- Calomiris, Charles W. & Schweikart, Larry, 1991. "The Panic of 1857: Origins, Transmission, and Containment," The Journal of Economic History, Cambridge University Press, vol. 51(04), pages 807-834, December.
- Borjas, George J, 1995. "Ethnicity, Neighborhoods, and Human-Capital Externalities," American Economic Review, American Economic Association, vol. 85(3), pages 365-390, June.
- George J. Borjas, 1994. "Ethnicity, Neighborhoods, and Human Capital Externalities," NBER Working Papers 4912, National Bureau of Economic Research, Inc.
- Shiller, 021Robert J. & Pound, John, 1989. "Survey evidence on diffusion of interest and information among investors," Journal of Economic Behavior & Organization, Elsevier, vol. 12(1), pages 47-66, August.
- Alter, George & Goldin, Claudia & Rotella, Elyce, 1994. "The Savings of Ordinary Americans: The Philadelphia Saving Fund Society in the Mid-Nineteenth Century," The Journal of Economic History, Cambridge University Press, vol. 54(04), pages 735-767, December.
- George Alter & Claudia Goldin & Elyce Rotella, 1992. "The Savings of Ordinary Americans: The Philidelphia Saving Fund Society in the Mid-Nineteenth Century," NBER Working Papers 4126, National Bureau of Economic Research, Inc.
- Alter, George & Rotella, Elyce & Goldin, Claudia, 1994. "The Savings of Ordinary Americans: The Philadelphia Saving Fund Society in the Mid-Nineteenth Century," Scholarly Articles 2643655, Harvard University Department of Economics.
- Grinblatt, Mark & Titman, Sheridan & Wermers, Russ, 1995. "Momentum Investment Strategies, Portfolio Performance, and Herding: A Study of Mutual Fund Behavior," American Economic Review, American Economic Association, vol. 85(5), pages 1088-1105, December.
- S. Rao Aiyagari, 1988. "Banking panics, information, and rational expectations equilibrium," Working Papers 320, Federal Reserve Bank of Minneapolis.
- Chari, V V & Jagannathan, Ravi, 1988. " Banking Panics, Information, and Rational Expectations Equilibrium," Journal of Finance, American Finance Association, vol. 43(3), pages 749-761, July. Full references (including those not matched with items on IDEAS)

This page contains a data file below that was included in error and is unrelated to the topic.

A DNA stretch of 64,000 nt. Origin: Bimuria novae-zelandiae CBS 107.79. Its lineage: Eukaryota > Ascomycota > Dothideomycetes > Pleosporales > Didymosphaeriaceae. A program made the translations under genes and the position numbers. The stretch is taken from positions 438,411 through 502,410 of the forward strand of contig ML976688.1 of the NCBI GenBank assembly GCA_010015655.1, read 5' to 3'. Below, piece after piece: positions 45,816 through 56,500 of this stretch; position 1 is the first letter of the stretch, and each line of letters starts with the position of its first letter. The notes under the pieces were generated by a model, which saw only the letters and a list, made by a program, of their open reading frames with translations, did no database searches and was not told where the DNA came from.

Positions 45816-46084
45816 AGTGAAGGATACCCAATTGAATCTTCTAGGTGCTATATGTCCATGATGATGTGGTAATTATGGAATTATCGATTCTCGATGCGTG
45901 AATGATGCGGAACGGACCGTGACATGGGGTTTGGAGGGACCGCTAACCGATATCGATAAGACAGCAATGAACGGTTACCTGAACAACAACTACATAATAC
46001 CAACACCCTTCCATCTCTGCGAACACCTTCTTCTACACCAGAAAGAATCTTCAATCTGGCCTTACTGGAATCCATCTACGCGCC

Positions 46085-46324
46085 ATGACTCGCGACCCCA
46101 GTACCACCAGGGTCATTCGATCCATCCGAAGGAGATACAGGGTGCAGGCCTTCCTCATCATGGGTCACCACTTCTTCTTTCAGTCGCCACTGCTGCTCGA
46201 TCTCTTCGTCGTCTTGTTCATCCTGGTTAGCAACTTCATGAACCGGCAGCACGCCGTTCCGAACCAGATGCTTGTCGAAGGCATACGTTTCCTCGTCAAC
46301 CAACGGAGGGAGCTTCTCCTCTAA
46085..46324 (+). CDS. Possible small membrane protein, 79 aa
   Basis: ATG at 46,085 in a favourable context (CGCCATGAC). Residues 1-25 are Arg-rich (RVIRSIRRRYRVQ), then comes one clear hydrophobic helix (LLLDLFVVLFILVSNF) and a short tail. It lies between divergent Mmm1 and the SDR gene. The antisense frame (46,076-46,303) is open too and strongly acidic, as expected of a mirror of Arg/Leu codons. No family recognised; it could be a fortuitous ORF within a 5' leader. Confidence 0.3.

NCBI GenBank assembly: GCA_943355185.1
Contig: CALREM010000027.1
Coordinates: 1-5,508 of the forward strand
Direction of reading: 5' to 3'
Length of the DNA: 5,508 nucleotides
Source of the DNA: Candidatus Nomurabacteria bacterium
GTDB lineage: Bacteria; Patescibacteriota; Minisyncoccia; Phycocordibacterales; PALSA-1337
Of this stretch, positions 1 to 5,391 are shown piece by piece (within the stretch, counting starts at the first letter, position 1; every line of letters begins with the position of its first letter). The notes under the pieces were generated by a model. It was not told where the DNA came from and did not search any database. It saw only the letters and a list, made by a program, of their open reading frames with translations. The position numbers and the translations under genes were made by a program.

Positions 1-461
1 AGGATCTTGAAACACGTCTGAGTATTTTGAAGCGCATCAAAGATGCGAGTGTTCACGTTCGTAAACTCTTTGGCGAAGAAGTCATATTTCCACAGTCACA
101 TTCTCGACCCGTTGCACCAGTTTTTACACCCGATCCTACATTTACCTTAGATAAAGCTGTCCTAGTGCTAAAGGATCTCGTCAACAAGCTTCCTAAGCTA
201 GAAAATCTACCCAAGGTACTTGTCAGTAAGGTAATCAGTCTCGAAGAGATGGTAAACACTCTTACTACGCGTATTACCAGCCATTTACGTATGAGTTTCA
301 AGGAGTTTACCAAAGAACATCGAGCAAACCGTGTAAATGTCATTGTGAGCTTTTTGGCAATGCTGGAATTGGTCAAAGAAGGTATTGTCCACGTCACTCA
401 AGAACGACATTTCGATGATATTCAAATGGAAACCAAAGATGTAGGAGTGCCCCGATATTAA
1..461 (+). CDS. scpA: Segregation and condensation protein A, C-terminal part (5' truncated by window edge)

This item is featured on the following reading lists or Wikipedia pages:
- Market Contagion: Evidence from the Panics of 1854 and 1857 (AER 2000) in ReplicationWiki
When requesting a correction, please mention this item's handle: RePEc:aea:aecrev:v:90:y:2000:i:5:p:1110-1124. See general information about how to correct material in RePEc.
For technical questions regarding this item, or to correct its authors, title, abstract, bibliographic or download information, contact: (Jane Voros)or (Michael P. Albert)
If you have authored this item and are not yet registered with RePEc, we encourage you to do it here. This allows to link your profile to this item. It also allows you to accept potential citations to this item that we are uncertain about.
If references are entirely missing, you can add them using this form.
If the full references list an item that is present in RePEc, but the system did not link to it, you can help with this form.
If you know of missing items citing this one, you can help us creating those links by adding the relevant references in the same way as above, for each refering item. If you are a registered author of this item, you may also want to check the "citations" tab in your profile, as there may be some citations waiting for confirmation.
Please note that corrections may take a couple of weeks to filter through the various RePEc services.